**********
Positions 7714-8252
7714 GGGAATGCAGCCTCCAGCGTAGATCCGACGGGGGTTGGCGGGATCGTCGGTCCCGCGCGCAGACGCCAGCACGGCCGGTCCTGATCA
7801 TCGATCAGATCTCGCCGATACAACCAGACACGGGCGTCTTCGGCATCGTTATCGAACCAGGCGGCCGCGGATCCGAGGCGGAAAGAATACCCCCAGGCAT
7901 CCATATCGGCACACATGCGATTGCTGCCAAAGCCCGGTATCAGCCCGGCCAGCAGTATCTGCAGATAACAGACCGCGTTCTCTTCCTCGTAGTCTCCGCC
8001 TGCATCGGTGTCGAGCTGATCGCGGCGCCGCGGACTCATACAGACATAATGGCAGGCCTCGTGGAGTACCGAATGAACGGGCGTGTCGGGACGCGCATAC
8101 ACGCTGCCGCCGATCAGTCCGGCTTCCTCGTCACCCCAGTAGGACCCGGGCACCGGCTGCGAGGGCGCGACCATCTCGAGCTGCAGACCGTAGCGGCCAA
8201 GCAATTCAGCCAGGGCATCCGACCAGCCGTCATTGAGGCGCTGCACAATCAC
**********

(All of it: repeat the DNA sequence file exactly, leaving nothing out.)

Positions 7714-8252
7714 GGGAATGCAGCCTCCAGCGTAGATCCGACGGGGGTTGGCGGGATCGTCGGTCCCGCGCGCAGACGCCAGCACGGCCGGTCCTGATCA
7801 TCGATCAGATCTCGCCGATACAACCAGACACGGGCGTCTTCGGCATCGTTATCGAACCAGGCGGCCGCGGATCCGAGGCGGAAAGAATACCCCCAGGCAT
7901 CCATATCGGCACACATGCGATTGCTGCCAAAGCCCGGTATCAGCCCGGCCAGCAGTATCTGCAGATAACAGACCGCGTTCTCTTCCTCGTAGTCTCCGCC
8001 TGCATCGGTGTCGAGCTGATCGCGGCGCCGCGGACTCATACAGACATAATGGCAGGCCTCGTGGAGTACCGAATGAACGGGCGTGTCGGGACGCGCATAC
8101 ACGCTGCCGCCGATCAGTCCGGCTTCCTCGTCACCCCAGTAGGACCCGGGCACCGGCTGCGAGGGCGCGACCATCTCGAGCTGCAGACCGTAGCGGCCAA
8201 GCAATTCAGCCAGGGCATCCGACCAGCCGTCATTGAGGCGCTGCACAATCAC